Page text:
When Jack Ewing was first assigned by the New York Times to cover the Volkswagen emissions scandal, the story didn’t seem like it would last more than a few weeks. Initially, the automaker said that about 500,000 cars had been affected. That number would eventually grow to more than 11 million.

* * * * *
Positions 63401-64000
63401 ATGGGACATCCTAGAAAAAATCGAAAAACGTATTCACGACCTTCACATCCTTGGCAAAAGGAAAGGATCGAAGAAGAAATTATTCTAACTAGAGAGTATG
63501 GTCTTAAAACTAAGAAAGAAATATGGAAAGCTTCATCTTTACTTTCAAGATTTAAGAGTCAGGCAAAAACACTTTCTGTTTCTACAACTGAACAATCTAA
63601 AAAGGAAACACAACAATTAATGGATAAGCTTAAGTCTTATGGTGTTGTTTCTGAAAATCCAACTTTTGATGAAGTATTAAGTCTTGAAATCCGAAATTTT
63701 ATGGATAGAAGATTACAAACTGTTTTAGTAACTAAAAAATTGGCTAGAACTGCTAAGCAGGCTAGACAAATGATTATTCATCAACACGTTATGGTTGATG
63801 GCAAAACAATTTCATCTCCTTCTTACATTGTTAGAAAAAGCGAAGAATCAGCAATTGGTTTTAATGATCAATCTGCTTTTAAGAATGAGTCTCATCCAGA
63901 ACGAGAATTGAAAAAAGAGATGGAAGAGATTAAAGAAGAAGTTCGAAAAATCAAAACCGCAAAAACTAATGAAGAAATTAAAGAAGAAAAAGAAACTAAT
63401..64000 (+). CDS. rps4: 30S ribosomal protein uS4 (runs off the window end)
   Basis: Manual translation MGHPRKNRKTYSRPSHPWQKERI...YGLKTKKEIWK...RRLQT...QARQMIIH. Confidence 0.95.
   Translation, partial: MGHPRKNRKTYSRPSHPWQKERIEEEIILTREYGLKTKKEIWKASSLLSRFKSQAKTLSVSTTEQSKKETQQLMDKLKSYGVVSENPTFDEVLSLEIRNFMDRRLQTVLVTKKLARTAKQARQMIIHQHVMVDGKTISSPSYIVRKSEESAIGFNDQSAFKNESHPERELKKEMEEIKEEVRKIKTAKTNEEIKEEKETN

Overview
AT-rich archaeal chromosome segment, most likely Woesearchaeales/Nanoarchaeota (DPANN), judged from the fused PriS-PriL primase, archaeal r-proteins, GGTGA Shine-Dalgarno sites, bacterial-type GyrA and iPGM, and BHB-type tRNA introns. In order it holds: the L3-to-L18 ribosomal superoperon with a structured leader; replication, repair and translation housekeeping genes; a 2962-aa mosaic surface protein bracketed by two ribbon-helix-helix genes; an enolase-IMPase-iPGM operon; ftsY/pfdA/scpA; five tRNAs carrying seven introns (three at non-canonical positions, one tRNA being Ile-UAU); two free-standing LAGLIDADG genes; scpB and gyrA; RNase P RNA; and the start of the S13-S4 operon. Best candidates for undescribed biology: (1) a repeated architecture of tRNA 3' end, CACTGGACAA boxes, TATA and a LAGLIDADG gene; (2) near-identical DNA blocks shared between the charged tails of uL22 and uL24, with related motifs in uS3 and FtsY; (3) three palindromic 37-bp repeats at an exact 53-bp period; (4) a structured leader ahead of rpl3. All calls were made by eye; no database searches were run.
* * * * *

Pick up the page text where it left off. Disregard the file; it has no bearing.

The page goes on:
It didn’t take long, Ewing said, for him to realize that the scandal was as big as large corporate scandals like the Enron accounting fraud.
“There was continued massive deception that was international in its scope,” Ewing said during the Poynter Fellowship Conversation on October 10. “Initially, they thought the fines for the scandal would reach about $5 million dollars. In the U.S. alone, the scandal has cost almost $25 billion.”